Twice this week I've found myself talking to students about how they deal with work that isn't worth their time or effort. As much as we teachers might hate to admit it, such work exists -- arguably, it's rampant across the curriculum. The work might have purposes for the person who assigned it, but in terms of advancing learning objectives for the students, it is useless. If I were a student, I wouldn't take an instructor's assertion that the work has a purpose from their perspective as enough of a reason to care about it. Shouldn't it count toward some goal more significant than "I can't get my A unless I do this," in order to motivate students to do quality work?
Decades ago, when I was a college student, I ran across this phrase in one of those lists of Murphy's Law-type maxims people used to compile (I actually think I had a page-a-day calendar of them): "A research project not worth doing is not worth doing well." That one has stuck with me. There's a grain of truth to it. Trying to make everything we do something of the highest quality is probably a terrible idea. There are plenty of endeavors where the ratio of reward to effort just doesn't justify doing your best. Effort is a limited resource. We have to apportion it where it will do the most good.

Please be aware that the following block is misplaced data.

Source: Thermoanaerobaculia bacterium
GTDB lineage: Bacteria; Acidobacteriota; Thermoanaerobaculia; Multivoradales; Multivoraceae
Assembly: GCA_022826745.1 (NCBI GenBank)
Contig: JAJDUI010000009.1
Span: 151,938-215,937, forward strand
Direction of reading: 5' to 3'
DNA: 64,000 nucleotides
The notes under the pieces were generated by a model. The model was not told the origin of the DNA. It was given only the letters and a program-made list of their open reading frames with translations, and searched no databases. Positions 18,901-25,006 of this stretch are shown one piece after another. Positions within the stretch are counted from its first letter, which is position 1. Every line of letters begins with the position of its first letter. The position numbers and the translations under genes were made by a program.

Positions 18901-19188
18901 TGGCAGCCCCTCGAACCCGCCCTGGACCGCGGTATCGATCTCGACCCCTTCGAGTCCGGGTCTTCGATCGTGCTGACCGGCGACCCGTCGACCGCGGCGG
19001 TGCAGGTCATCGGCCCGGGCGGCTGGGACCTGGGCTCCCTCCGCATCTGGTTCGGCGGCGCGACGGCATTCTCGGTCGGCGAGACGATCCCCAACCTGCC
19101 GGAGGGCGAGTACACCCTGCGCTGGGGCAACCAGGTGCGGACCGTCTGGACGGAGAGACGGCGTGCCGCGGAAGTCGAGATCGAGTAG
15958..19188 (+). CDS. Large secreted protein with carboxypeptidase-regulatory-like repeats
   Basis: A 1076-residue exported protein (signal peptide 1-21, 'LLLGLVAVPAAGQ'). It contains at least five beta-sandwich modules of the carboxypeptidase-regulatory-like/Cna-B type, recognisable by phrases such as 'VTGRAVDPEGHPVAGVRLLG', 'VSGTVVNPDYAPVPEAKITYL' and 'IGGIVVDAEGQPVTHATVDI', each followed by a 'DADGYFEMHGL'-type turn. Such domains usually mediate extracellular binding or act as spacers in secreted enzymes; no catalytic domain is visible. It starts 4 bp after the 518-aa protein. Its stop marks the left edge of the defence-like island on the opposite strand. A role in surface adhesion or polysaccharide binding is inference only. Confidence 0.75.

What makes us unwilling to to admit this, as teachers, is that we're allowing for the possibility that the work we assign might be deemed not worth doing well. Maybe that's a possibility we could take more seriously, though. Is the work in our classes worth doing for our students? Is it worth collecting and evaluating for us? If not both, then why would we expend an effort to do our part of it well?